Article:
1. The Stone Age of Mount Carmel; Excavations at the Wady-el-Mughara. Vol. I. By D. A. E. Garrod and D. M. A. Bate. Clarendon Press, 1937. pp. 240, 55 plates, 8 text figures. 42s.
2. Lachish I: The Lachish Letters. By Harry Torczyner, Lankester Harding, Alkin Lewis and J. L. Starkey. Published for the Trustees of the late Sir Henry Wellcome by the Oxford University Press, 1938. pp. 221 (including plates, not numbered separately). 25s.
3. The Quarterly of the Department of Antiquities in Palestine vol. vii, Sela-Petra the Rock, of Edom and Nabatene. By G. and A. Horsfield. Published for the Government of Palestine by the Oxford University Press, 1938. pp. 42,74 plates, 10 text-figures. 5s.
4. The Annual of the American schools of Oriental Research vol. xv, Excavations in Eastern Palestine II. By Nelson Glueck. pp. 161, 38 plates, 45 text-figures.
5. Preliminary report of the University of Michigan Excavations at Sepphoris Palestine in 1931. By Leroy Waterman. University of Michigan Press, 1937. 2 dollars.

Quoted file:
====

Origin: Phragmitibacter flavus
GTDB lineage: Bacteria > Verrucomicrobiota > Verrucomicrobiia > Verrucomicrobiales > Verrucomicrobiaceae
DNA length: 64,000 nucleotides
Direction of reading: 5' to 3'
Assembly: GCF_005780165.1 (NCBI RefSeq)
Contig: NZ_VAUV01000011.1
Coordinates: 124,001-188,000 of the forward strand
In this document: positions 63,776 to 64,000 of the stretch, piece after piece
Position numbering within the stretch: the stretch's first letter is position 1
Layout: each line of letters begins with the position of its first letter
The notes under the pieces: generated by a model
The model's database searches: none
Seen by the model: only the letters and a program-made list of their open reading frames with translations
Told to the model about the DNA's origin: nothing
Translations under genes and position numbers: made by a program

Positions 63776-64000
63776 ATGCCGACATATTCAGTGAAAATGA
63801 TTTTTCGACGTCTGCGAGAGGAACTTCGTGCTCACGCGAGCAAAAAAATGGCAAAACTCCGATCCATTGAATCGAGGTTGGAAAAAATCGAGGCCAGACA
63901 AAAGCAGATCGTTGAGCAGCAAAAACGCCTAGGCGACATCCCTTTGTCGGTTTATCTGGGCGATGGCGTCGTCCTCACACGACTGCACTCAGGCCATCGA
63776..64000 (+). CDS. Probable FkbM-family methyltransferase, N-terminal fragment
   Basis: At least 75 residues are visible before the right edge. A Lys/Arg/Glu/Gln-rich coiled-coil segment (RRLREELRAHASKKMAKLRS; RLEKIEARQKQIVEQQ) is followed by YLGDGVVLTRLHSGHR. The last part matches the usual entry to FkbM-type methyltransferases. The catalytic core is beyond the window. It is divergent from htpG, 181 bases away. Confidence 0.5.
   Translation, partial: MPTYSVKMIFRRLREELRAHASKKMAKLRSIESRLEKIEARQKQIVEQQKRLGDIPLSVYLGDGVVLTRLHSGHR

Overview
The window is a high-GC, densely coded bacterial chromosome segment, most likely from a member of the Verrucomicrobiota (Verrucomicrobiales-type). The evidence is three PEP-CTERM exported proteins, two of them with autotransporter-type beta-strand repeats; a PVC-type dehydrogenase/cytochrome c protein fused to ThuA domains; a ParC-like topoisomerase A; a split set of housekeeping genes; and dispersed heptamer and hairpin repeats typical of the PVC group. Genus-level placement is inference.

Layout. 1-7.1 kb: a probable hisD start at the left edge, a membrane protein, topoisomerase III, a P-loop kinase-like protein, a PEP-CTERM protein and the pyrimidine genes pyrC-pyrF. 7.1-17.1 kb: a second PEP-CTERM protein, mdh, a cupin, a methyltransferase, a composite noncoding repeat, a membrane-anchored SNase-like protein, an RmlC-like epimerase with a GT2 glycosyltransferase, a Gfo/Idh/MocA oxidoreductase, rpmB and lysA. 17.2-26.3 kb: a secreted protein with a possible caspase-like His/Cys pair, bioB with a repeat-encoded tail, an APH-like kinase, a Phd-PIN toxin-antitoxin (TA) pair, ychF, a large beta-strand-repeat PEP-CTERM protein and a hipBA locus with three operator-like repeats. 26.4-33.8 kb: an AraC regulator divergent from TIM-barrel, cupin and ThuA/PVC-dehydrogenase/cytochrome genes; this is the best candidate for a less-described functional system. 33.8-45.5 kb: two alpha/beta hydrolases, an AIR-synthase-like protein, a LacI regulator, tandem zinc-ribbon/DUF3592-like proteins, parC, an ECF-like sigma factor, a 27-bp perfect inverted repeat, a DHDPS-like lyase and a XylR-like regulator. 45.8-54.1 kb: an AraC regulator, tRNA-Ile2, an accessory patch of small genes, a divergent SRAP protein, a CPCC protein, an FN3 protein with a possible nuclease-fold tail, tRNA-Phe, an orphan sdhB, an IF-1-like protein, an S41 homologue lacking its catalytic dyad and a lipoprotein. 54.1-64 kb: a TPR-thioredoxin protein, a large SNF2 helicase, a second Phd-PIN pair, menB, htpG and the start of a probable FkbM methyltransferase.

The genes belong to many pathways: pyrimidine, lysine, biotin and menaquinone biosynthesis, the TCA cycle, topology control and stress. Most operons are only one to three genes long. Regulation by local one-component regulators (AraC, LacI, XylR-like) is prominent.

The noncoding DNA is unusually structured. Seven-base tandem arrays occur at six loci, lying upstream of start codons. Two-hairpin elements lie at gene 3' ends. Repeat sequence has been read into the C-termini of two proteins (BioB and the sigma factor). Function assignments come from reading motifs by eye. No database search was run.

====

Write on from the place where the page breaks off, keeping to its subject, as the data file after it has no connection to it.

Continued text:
The group of books here under review is so varied in subject, that connected discussion is difficult. Apart from the importance of the subjects, however, there is a general interest and connexion in the illustrations they give of the comparatively new approach now being made to Palestinian Archaeology. The inevitably preponderant importance to most people of the association of Palestine with Biblical history has had two effects on the study of its archaeology. In the first place, periods outside that of the Bible have not received much attention, and in the second, it has rather often been the case that distinguished Biblical scholars have undertaken excavations without the supplementary training in field-work which modern archaeological technique now requires. Among the books under review are examples of how this tendency has in recent years been corrected. We see Palestine taking its place as an important connecting link between the great lands of the Near East, and we see how modern methods are now applied to all aspects of field archaeology. There is also unfortunately one example of how modern excavations should not be done.